Boys who prefer kissing other boys will be glad to know that Grindr, the location-based hookup app focused on gay men, has today released a huge update with a handful of new features and a brand new look and feel, including an all-new logo.
To date, Grindr has over 7 million downloads worldwide, with over one billion chat messages sent each month and 1 billion photos sent every two months.
This is up from 4 million downloads in June of 2012, with 1 million daily uniques, though founder Joel Simkhai clarifies that between 2.5 and 3 million of those downloads are monthly active users. In terms of conversion rates, Simkhai merely states that “a good percentage” of users upgrade to the Grindr Xtra subscription model, and reminds that Grindr has made its way into the top 15 highest grossing apps in the past five years, number one in social.
“When I look at most of the top 20 highest grossing apps they don’t seem sustainable,” said Simkhai. “They’re mostly games. The fact that we’re there is a testament to what we’ve become to gay men, a basic utility.”
In terms of revenue, 75 percent of Grindr’s income comes from Grindr Xtra, and the other 25 percent comes from Grindr’s advertising business, which is split evenly between ad network-powered ads and in-house ads sold by the sales team.
As a long-time and regular user, Simkhai felt that a huge revamp was in order for the five-year old app, which has remained mostly unchanged over the course of its life.
The update brings with it a number of changes, most notably the introduction of Tribes (a way to categorize yourself beyond just gay). These let users self-identify with various tribes (which include Bear, Clean-cut, Daddy, Discreet, Geek, Jock, Leather, Otter, Poz, Rugged, Trans and Twink).
Grindr is using this form of identity expression to make money. Free Grindr users can only identify with one tribe, whereas Grindr Xtra members can choose up to three.
After years of being able to get away with just giving the user access to gay guys nearby, Simkhai has expressed that users are looking for something more specific than just gay. “Now there are so many guys, people would rather spend their time finding what they’re really looking for,” said Simkhai.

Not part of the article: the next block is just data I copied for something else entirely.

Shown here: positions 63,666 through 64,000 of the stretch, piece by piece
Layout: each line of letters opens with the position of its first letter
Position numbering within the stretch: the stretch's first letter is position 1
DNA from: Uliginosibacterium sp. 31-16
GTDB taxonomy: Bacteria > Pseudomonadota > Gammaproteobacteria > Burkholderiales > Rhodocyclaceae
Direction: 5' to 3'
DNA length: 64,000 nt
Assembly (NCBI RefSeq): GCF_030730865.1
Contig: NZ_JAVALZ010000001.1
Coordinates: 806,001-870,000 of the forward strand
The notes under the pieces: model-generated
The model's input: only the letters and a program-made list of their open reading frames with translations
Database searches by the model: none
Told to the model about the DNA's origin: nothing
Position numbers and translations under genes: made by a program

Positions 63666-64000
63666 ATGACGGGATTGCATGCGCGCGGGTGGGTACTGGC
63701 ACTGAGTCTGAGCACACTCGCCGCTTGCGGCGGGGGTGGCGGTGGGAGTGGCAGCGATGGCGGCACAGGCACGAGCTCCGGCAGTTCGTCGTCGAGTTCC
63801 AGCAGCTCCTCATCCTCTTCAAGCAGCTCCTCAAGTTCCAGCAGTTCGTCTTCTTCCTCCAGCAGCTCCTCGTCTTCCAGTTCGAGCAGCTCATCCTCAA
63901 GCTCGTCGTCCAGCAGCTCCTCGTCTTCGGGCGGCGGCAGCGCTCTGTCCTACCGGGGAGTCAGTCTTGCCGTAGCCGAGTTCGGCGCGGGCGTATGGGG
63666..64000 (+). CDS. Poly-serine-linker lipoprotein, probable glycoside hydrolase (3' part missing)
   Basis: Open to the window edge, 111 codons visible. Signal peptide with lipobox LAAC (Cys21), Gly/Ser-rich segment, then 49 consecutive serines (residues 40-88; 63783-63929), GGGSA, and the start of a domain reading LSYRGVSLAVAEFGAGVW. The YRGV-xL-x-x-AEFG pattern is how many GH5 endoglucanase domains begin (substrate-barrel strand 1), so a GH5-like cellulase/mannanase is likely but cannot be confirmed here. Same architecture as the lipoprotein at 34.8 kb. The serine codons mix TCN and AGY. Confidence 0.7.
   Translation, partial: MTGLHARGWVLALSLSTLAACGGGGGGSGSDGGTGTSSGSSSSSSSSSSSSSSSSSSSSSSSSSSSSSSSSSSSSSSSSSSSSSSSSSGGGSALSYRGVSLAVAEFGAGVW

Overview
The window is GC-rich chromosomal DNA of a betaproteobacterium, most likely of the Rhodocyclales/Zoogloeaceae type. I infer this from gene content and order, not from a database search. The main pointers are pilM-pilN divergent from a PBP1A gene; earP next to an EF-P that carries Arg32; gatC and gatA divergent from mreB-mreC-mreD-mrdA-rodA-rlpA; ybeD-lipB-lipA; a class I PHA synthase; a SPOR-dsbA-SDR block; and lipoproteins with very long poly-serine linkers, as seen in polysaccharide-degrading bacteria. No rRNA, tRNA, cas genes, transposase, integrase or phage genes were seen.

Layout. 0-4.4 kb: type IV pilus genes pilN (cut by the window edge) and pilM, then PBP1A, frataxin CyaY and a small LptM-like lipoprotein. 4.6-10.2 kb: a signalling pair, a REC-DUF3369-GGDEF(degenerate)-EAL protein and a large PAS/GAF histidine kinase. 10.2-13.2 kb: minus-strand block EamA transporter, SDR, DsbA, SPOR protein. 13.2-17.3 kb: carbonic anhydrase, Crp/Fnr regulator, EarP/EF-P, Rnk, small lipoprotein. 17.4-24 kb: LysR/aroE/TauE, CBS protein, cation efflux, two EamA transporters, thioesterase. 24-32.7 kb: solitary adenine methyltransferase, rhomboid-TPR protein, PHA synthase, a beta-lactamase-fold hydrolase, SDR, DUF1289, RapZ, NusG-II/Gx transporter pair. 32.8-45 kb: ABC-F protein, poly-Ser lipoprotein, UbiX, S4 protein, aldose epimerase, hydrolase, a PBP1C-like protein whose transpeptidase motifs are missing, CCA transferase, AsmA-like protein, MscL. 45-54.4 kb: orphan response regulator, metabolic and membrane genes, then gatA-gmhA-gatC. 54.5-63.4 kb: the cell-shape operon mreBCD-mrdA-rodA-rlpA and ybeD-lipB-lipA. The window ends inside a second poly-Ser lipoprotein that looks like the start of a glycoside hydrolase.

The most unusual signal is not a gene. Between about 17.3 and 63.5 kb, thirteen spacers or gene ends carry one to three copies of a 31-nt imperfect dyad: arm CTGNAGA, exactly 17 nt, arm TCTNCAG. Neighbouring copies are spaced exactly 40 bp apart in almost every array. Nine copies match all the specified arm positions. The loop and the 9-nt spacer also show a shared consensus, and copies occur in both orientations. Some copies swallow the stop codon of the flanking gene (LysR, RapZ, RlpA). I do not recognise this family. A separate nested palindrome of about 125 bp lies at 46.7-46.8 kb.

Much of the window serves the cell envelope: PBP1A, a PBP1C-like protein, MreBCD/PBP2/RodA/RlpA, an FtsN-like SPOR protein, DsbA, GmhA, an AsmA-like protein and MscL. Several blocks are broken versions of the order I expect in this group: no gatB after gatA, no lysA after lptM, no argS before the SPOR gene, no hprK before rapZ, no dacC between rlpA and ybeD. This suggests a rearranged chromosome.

According to the founder, Tribes are more about increasing speed and optimization of the app as a tool rather than facing competition from niche-based apps like Scruff and Recon.
Another notable change is the addition of filters, letting users view a feed based on their own specific interests. These filters include age, height, weight, ethnicity, etc., but regular unpaid Grindr users only have access to three filters at a time. Paid users, on Grindr Xtra, have access to as many filters as they want.
Before this revamp, users were employing the block button (originally conceived as a safety feature) as a filtering tool. Simkhai explains that users have been asking for a filtering tool explicitly and through behavior.
Beyond that, users can include more information in their Profile, like body type, tribe, their “looking for” profile, and links to Facebook, Twitter and Instagram.
The feed itself, past having far more customization thanks to filters, has also been revamped to show larger thumbnails for each potential hookup, and an auto-scroll system. The update also introduces a brand new chat inbox, letting users see all their past messages, delete individual lines of chat, and view chats from favorites.
“Our biggest focus with Grindr is now on speed,” said Simkhai. “There are lot of guys on it now, and they all want it to be faster. So that’s what we’ve done with the next-gen version.”
To check out the new version of Grindr, head on over to the App Store. For Android users, the update should be available soon.